Figs are a juicy treat that can be eaten straight off the tree or used in desserts and jams. But once you’ve picked your figs, how do you store them? In this article, we’ll take a look at the best ways to keep your fresh figs preserved and tasty as long as possible.
Figs are a delicious fruit that’s in season from July to September. It’s important to know how to store them so you can enjoy them for as long as possible.
The best way to store figs is in the fridge. If you want your figs to last for a few weeks, put them in a sealed container and refrigerate them immediately after buying them. You can also place the container on top of a refrigerator shelf or on an upper shelf in your pantry. If you want your figs to stay fresh for up to three days, place the container in a cool, dry place such as a pantry or storage closet. The key is keeping the fruit away from heat and moisture, which will cause it to spoil faster than if it were refrigerated.
Wash The Figs
The easiest way to clean your figs is with cold water. Simply place the figs in a large bowl and fill it with cold water. Gently rub the figs against each other, using your fingers to help remove any dirt or dust that may be clinging to their skins. If you don’t want to get your hands dirty, you can use a soft brush instead of your hands for this step.
Take them out of the water and dry them off with a kitchen towel before storing them so they don’t spoil quickly in humid conditions (which could happen if there’s no moisture left on the surface).
Dry The Figs
- Pat the figs dry with a paper towel. This will absorb excess moisture and help prevent mold from forming. If you don’t have any paper towels handy, you can use a kitchen towel or paper napkin.
- Don’t use a dish towel to dry the figs off, they’re notorious for leaving lint on fruits and vegetables.
Store In An Air-Tight Container
Figs are best stored in an air-tight container, preferably one with holes for air circulation. Placing your figs in plastic bags will cause them to dehydrate and lose flavor. The fridge or freezer may seem like a good place to store your freshly picked figs, but this will actually cause them to lose moisture and shrivel up over time.
After you’ve dried off the figs, it’s time to slice them. The easiest way to do so is by cutting them in half. You can then cut each half into two pieces (which will give you four in total). If you want smaller pieces, simply cut each quarter into thirds. If you want to get more cleaning power from your water, you can add some vinegar or lemon juice to the bowl. This will help remove any pesticides or dirt that may be present on your figs so they don’t contaminate other foods in your fridge. If you’re looking to store your figs for a long period of time, it is best to place them in a perforated plastic bag with holes in it and then place this inside another plastic bag. This will allow air circulation while keeping the fruit fresh…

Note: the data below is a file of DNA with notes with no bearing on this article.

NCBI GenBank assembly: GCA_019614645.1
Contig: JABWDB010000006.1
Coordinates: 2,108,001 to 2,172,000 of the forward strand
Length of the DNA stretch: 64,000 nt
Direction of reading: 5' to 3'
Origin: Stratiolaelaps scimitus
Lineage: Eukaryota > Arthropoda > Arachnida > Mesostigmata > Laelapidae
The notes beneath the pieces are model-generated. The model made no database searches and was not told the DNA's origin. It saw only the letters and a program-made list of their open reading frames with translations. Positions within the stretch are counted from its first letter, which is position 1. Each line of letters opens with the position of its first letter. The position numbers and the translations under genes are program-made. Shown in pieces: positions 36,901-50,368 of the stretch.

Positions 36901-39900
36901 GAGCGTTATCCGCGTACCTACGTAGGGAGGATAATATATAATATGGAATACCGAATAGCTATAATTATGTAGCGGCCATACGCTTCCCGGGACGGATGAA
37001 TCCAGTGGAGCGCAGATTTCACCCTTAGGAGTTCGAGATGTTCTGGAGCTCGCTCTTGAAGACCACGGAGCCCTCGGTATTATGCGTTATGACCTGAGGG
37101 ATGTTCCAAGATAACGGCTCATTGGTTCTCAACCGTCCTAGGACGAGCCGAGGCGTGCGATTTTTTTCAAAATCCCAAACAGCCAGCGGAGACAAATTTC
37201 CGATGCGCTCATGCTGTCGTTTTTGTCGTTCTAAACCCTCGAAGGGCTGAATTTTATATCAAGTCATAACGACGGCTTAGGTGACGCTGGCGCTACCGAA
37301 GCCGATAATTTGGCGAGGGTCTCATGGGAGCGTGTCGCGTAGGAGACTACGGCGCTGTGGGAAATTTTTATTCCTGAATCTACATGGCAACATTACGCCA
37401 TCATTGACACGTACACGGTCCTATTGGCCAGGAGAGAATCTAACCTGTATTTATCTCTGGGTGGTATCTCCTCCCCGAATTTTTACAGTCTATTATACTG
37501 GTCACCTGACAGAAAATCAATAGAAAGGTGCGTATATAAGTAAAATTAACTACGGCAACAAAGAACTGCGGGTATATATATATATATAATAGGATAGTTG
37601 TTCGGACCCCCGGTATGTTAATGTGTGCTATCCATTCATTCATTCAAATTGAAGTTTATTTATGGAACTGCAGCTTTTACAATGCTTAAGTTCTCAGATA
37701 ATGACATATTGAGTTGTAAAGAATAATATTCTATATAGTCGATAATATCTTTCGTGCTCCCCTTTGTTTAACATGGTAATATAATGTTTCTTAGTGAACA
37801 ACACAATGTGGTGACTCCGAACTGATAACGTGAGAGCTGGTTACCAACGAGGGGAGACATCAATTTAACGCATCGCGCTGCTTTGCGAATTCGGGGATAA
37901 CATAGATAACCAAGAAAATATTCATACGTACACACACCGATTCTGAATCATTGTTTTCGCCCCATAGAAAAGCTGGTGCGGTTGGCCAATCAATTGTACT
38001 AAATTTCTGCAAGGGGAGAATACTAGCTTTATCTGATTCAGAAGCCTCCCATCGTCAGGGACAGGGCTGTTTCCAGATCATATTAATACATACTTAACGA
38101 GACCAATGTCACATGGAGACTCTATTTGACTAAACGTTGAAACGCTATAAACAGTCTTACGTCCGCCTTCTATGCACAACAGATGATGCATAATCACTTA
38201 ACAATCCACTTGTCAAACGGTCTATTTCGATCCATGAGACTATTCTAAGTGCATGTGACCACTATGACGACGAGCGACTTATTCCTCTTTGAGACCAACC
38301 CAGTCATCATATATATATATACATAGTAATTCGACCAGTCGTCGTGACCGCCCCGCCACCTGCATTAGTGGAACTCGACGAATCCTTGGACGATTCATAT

You can store figs for up to 2 days in the fridge and longer in the freezer.
- Store them in a container that is not too big, as they tend to dry out.
- Cut the stems and place them in a paper bag with holes punched into them. The paper bag will help keep the air circulating.
- Don’t store figs in plastic bags, as this won’t allow for proper ventilation and moisture retention. Also, don’t keep them in the fridge if they’re not ripe yet (they need to be fully ripe before being eaten). Finally, you can freeze your figs if you want to keep them longer than two days: simply wash off any dirt from your figs then place them on a baking sheet lined with parchment paper so that they’re spaced apart from each other. Then put into your freezer overnight or until frozen solid, the next morning remove from the freezer while still frozen and transfer onto another baking sheet lined again with parchment paper so that they’re evenly spaced apart once again (you’ll have plenty of room since the original baking sheet has been removed). Place this second tray back into your freezer until ready to use/eat.
The best way to store figs once picked is in the refrigerator, but you can also store them in a cool place with high humidity. Make sure they are not exposed to direct sunlight or heat, as this will cause them to ripen faster and eventually rot.